Wednesday, September 28, 2011

Against Facebook SOS - the danger with analogies

The number of conversations around social operating systems has been increasing lately. Ben Elowitz even argues that Facebook has "boldly annexed the web" and become the central social operating (SOS) system of the social web (here).

I have written myself about social and corporate operating systems (here and here), and I am quite worried about what I see appearing. There are three reasons why I am worried:

  • To begin with, analogies are useful as explanation tools, but they carry with them an empoverishment of meaning. That implies responsibility from anyone using an analogy;
  • Secondly, considering Facebook (or any other social platform, for that matter) as a SOS demands that you ask some tough questions about resources, applications, hardware, users and, most importantly, ownership and meaning;
  • And finally, there is the corporate wave of social technology adoption. One of its impacts is the generalisation of "generally accepted social usages" (GASU) within corporate firewalls. A corporation may master these GASU without any need for deep reinvention. The corporate OS is just an OS, such as the SOS is just an SOS. It will certainly give corporations unheard of power. The question about meaning and intent again needs to be asked.
What can you do when given acces to a powerful OS ? So many wonderful things and the more powerful the OS, the more astounding your achievements. But there are no intrinsic ethics in achievement. And therefore the key issue is responsibility, both corporate and personal. In this post, I will concentrate on the social sphere and will write about corporate OS in a future post.

What does it mean for Facebook or any other to be a social OS ?

What does the OS provide its users with ?

  • Easy access to ressources - in this case, ressources are Facebook algorythms and our own personal data - welcome Timeline !
  • The possibility to build applications that accelerate the leverage of these ressources,
  • The potential to achieve the user's goals (personal or profesional) faster and deeper.

Now, who are the users ? Obviously, ourselves, anyone who has a Facebook account and plans to use it to make Facebook friends, share information with friends and family, keep track of relatives whereabouts, and engage in new social interactions. Keep in mind the potential of the system to develop new social interactions as an effect of developers creativity ...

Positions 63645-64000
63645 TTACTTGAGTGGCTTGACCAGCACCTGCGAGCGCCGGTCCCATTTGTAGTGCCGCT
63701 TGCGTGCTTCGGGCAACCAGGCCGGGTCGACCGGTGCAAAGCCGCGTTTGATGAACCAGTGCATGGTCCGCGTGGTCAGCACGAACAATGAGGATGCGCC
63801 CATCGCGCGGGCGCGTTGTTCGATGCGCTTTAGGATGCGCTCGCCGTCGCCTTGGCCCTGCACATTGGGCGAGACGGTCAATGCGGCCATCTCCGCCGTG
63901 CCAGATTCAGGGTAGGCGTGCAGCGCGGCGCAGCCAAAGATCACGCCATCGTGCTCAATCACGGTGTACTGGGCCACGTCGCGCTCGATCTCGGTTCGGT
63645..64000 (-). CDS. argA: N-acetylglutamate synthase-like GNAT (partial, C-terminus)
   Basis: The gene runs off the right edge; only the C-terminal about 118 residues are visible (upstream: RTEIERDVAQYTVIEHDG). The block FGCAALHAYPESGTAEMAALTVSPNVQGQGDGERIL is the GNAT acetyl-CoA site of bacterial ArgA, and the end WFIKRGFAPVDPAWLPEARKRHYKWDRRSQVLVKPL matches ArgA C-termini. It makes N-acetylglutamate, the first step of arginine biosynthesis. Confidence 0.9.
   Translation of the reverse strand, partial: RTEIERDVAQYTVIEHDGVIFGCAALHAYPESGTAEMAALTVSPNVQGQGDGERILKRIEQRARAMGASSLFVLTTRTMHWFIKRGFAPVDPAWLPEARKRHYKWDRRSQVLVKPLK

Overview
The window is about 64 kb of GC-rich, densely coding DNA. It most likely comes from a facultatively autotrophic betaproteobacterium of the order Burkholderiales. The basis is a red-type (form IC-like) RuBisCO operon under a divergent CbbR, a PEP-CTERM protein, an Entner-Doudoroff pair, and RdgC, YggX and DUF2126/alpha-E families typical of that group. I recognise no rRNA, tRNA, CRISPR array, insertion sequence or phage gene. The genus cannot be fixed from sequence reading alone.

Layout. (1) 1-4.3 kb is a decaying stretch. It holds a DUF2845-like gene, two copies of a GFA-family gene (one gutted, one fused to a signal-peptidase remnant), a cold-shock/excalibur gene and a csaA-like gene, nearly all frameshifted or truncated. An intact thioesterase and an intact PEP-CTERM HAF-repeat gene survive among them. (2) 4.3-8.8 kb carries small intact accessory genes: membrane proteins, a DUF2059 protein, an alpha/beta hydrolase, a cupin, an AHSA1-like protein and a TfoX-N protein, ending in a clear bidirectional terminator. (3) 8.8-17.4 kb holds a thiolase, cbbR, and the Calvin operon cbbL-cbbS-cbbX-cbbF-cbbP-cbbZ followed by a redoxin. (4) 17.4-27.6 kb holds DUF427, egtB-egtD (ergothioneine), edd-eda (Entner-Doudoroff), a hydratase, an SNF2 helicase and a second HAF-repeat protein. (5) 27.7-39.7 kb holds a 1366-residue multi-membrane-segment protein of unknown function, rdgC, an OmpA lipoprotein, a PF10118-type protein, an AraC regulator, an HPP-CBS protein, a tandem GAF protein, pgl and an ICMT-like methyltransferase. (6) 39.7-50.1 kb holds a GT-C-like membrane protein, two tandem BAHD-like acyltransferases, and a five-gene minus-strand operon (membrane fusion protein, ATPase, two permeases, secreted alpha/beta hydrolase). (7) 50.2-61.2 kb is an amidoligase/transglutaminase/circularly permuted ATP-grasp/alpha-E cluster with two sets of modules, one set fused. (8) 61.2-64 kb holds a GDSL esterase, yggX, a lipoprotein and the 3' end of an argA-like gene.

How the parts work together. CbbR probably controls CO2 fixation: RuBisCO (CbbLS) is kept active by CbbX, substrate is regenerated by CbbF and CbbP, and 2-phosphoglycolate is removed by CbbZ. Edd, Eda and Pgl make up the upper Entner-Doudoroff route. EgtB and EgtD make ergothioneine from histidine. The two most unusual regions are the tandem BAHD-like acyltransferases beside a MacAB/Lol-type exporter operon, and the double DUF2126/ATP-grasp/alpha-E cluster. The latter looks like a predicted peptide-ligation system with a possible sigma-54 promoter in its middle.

There are other users : organizations, and today these are mainly marketing, media and PR companies as well as the members of Facebook business ecosystem.

Who is the owner of this system ? Facebook. What is Facebook ? A joint-stock, limited liability corporation. What is its goal ? To make a profit from serving its clients. Who are its clients ? Well, Facebook clients are the second category of users : Marketers. PR firms. New media ventures. Application developers.

These firms will pay Facebook for the right to use our data to better serve us. Us, the final beneficiaries of the whole system. This is just a business relationship, governed by the principles that have brought us where we are in terms of wealth, but also in terms of risks. And, given the sheer size of Facebook, and the amazing and growing speed with which the whole business ecosystem operates, it is key to loudly ask the tough question : where is the regulation that ensures that no entrepreneur turns to the dark side ? That no firm uses data patterns and intrusive technology to steer our consumption habits, play with ingrained fears or wants, in short, make a profit out of an unbalanced relationship ?

We are entering a whole new social dimension, and we come from a time when corporations (or the capitalist system, you might say) has been able to transform almost all human activities into economic activities. Lack of farsighted regulation has got us into financial trouble these days. I would argue this is nothing compared with the potential for trouble now building in front of us.

Facebook is a social utility, or at least it goes by that denomination. There are other utilities : transportation companies, water companies, ... They manage some of our key natural or urban ressources. Facebook manages part of what will become one of our key ressources in the future, the data and the knowledge that results from our interactions.

I do not question Facebook ethics nor its right to pursue its own corporate objectives. But i think it trades in a ressource which will prove key in building the future of our relationships, of the products and services we develop and consume, of the collective knowledge and intelligence we produce.

Its potential for profit being what it is, this is too important a business field to be left to the "invisible hand" to govern.  

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